‘Metalens’ breakthrough may revolutionize camera lenses as we know them

“Until recently, metalenses—flat ‘lenses’ that can focus light using nanopillars on their surface — were a cool-but-limited area of study when it came to photography,” DL Cade reports for Digital Photography Review. “Sure, these flat lenses are 100,000x thinner than glass, but they could only work with a limited range of colors, making it unlikely they’d appear in a cameras module any time soon.”

“That all changed this week, however, when a team at the Harvard John A. Paulson School of Engineering and Applied Sciences (SEAS) announced that they had succeeded in developing the first metalens that can focus the entire spectrum of visible light, including white light, onto a single point in high resolution,” Cade reports. “This is a huge breakthrough.”

“The details of how this is achieved can get a bit complicated—involving how they pair and space the ‘nanofins’ on the metalens itself — but the result is easy enough to understand,” Cade reports. “An achromatic flat lens that comes with three very big advantages over traditional glass lenses, as the paper’s lead author Federico Capasso explains: ‘Metalenses are thin, easy to fabricate and cost effective. This breakthrough extends those advantages across the whole visible range of light. This is the next big step.'”

Read more in the full article here.

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17 Comments

      1. Davgreg, What part of “easy to fabricate and cost effective” makes you think the iPhone XX wpuld be even more expensive? By the way, bitching about the notch has become trite. Everyone I know who has this phone (myself included) will tell you- its the best iPhone ever made and a pleasure to use.

  1. back before dslr cameras i could take pictures using ambient infra-red light and special film with my slr. can’t do that with my dslr now. also, circular polarizing filters, which are needed for the dslr cameras, don’t work as well as the polarizing filters that worked with film. progress apparently comes with some tradeoffs. what won’t we be able to do with this new lens technology?

      1. Leica, for those with more money than brains. They have good lenses that are stupidly overpriced, and camera bodies that are mediocre. This says a lot about you and your moronic comments.

    1. Modern DSLR sensors are in fact sensitive to IR, but most have a IR filter over the sensor. Some astrophotographers have it removed to capture the red Hydrogen-Alpha end of bright nebulae.

      As far as filters, we’ve just replaced glass production filters with digital post-production filters (Lightroom, Photoshop). And usually the results are better and you get far more control.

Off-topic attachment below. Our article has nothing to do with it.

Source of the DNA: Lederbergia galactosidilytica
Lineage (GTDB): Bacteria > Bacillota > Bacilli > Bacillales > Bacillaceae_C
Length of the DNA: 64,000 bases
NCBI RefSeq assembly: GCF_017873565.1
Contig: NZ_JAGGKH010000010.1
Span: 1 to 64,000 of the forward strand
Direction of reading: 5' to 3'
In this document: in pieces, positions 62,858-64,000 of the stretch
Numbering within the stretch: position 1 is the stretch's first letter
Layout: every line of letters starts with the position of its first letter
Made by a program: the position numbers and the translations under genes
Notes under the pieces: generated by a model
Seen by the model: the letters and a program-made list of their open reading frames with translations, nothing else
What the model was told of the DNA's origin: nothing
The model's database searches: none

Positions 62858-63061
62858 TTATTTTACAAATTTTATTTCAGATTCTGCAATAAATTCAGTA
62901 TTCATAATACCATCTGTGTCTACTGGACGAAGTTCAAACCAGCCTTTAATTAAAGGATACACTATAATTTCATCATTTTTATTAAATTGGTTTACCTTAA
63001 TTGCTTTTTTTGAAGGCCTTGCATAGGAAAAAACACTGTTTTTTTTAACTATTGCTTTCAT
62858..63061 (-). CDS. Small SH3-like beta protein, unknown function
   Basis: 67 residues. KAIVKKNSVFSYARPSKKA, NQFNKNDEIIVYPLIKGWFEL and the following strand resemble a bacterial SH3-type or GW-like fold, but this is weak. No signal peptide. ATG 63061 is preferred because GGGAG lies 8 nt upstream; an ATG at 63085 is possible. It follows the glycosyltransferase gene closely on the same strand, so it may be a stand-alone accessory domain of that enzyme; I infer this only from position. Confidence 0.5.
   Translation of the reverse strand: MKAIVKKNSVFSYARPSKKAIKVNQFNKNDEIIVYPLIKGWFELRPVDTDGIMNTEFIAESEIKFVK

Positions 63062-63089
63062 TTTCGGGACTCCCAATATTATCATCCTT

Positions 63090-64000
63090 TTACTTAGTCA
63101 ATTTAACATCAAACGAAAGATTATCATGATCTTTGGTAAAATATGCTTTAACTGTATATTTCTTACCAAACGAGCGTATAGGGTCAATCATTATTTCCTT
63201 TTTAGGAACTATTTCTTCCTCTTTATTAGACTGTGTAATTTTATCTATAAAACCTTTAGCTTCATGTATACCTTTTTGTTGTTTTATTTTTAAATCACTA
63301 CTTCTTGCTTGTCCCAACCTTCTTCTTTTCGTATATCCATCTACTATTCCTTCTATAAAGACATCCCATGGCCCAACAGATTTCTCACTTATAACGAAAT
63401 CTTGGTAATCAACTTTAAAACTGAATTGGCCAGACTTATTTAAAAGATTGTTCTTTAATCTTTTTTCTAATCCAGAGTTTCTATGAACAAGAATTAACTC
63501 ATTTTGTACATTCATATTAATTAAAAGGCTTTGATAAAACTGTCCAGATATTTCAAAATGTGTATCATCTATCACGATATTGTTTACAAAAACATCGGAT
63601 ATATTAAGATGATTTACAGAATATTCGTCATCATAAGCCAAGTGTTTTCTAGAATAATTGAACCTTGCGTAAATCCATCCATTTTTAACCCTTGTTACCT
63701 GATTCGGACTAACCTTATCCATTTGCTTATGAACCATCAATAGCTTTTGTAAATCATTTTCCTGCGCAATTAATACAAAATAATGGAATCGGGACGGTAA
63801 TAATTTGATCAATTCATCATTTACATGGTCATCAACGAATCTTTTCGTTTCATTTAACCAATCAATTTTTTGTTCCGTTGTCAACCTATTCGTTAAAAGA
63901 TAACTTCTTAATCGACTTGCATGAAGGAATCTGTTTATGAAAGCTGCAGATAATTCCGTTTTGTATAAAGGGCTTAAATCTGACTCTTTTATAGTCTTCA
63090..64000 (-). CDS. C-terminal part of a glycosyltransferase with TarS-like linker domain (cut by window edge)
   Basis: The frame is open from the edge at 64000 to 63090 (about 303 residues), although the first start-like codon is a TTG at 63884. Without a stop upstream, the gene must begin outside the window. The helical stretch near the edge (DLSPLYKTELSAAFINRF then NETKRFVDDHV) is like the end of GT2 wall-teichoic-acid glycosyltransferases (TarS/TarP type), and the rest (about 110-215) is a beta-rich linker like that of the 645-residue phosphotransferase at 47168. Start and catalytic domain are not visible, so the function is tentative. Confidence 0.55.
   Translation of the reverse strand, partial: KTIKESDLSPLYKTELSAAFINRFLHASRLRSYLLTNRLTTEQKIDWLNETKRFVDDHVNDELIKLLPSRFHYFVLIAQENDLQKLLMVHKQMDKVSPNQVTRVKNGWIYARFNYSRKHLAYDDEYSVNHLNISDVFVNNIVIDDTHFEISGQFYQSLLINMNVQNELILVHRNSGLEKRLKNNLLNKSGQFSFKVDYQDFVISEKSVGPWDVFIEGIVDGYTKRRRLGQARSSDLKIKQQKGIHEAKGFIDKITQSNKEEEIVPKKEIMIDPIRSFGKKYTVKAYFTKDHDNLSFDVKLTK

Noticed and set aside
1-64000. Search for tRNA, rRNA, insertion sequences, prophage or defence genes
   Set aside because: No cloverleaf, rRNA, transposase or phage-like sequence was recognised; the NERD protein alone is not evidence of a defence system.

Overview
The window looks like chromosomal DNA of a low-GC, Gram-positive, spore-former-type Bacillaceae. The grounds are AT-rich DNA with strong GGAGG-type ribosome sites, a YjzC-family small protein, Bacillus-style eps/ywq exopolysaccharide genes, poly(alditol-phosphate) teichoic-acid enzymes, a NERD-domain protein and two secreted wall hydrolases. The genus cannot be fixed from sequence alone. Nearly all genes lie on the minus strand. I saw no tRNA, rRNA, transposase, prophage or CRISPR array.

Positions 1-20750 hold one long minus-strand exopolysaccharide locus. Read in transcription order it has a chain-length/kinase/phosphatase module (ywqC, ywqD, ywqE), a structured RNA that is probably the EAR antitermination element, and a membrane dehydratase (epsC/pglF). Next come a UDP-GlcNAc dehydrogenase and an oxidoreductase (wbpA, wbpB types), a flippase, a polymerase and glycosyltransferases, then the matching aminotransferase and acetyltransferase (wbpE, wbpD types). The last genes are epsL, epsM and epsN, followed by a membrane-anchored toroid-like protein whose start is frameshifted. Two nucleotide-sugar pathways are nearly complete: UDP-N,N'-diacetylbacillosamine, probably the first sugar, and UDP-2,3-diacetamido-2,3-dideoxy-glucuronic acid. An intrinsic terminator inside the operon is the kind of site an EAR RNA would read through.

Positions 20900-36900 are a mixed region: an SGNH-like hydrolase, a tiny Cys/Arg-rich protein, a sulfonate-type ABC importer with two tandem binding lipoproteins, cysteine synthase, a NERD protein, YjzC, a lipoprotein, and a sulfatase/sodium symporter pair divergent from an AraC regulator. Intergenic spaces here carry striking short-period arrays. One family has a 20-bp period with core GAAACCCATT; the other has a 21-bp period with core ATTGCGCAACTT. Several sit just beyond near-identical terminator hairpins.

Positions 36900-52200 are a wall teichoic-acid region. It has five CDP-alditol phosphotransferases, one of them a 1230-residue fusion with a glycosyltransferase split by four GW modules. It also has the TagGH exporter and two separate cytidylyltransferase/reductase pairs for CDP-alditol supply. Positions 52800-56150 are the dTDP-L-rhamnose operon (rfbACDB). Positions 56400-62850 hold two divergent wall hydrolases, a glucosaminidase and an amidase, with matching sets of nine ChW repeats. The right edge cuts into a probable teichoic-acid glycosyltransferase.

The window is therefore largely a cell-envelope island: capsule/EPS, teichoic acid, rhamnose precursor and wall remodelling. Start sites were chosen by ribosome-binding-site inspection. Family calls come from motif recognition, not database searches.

1. I believe in Jesus. And I could also kick your ass in quantum physics. If you think that is a contradiction then maybe you are a bigot. Also arrogant.

        Jesus is about kindness. And emmayche explains to you – in a very kind way – that focusing white light is different than focusing one single wavelength at a time. Apparently it is you, rather than the author, who needs schooling. Please try kindness. It will help you a lot! And you are less likely to end up looking stupid!

        1. Is your given name “Jus’ Sayin'” or is that the handle you use in Mom’s Basement?
          You have no idea what my background is and you have not presented yours, so you make many assumptions.

          As to your personal faith, congratulations. I believe many things, but none is going to get me to heaven- a place not proven to exist outside the invisible product of Religious faith.

          “So we fix our eyes not on what is seen, but on what is unseen, since what is seen is temporary, but what is unseen is eternal.” 2 Cor 4:18 NIV

          The statement being ridiculed is a flaw of logic- not Physics. White Light is the presence of all wavelengths of visible light – which are the components of that light. Take away any color and it is not white light.

          Therefore, if a lens transmits white light is transmits the components and the inverse.

          Made my living as a Photographer for many years and learned to color match by eyesight. To judge exposure by eyesight and knowledge of the film speed and latitude. Yes, that makes me a Dinosaur.

          1. Having worked in publishing, I have a guess on what happened. The author of the article probably said “all wavelengths if visible light.” Then the editor probably added the parenthetical: “including white light” and the author was probably not even notified.

            That’s how it usually goes.

    1. There have been flat lenses in the past which could focus several colors, but none until now have been able to focus white light since it, of course, consists of all colors.

      For those with any background at all in optics, this was a reassuring add to the article which meant that yes, they really WERE talking about the Holy Grail of flat lenses. (Note that the person to whom the quote is attributed is not a paid writer, but the lead author of the paper, who probably knows more about optics than all of us here put together.)

      1. well as a retired chief scientist with a pretty good theoretical and practical background in energy propagation, without knowing who wrote that quote i would have to say they don’t know much about what white light is. but on careful inspection i think we do know whose words those are.
        for anyone with any background in english prose if you read it over again it looks like it is a quote from dl cade from digital photography review, and not the lead author of the paper, who is probably cringing right now if he/she has read the original article. and even more so if that person read this piece on m.d.n. and your comment attributing the quote to the author.

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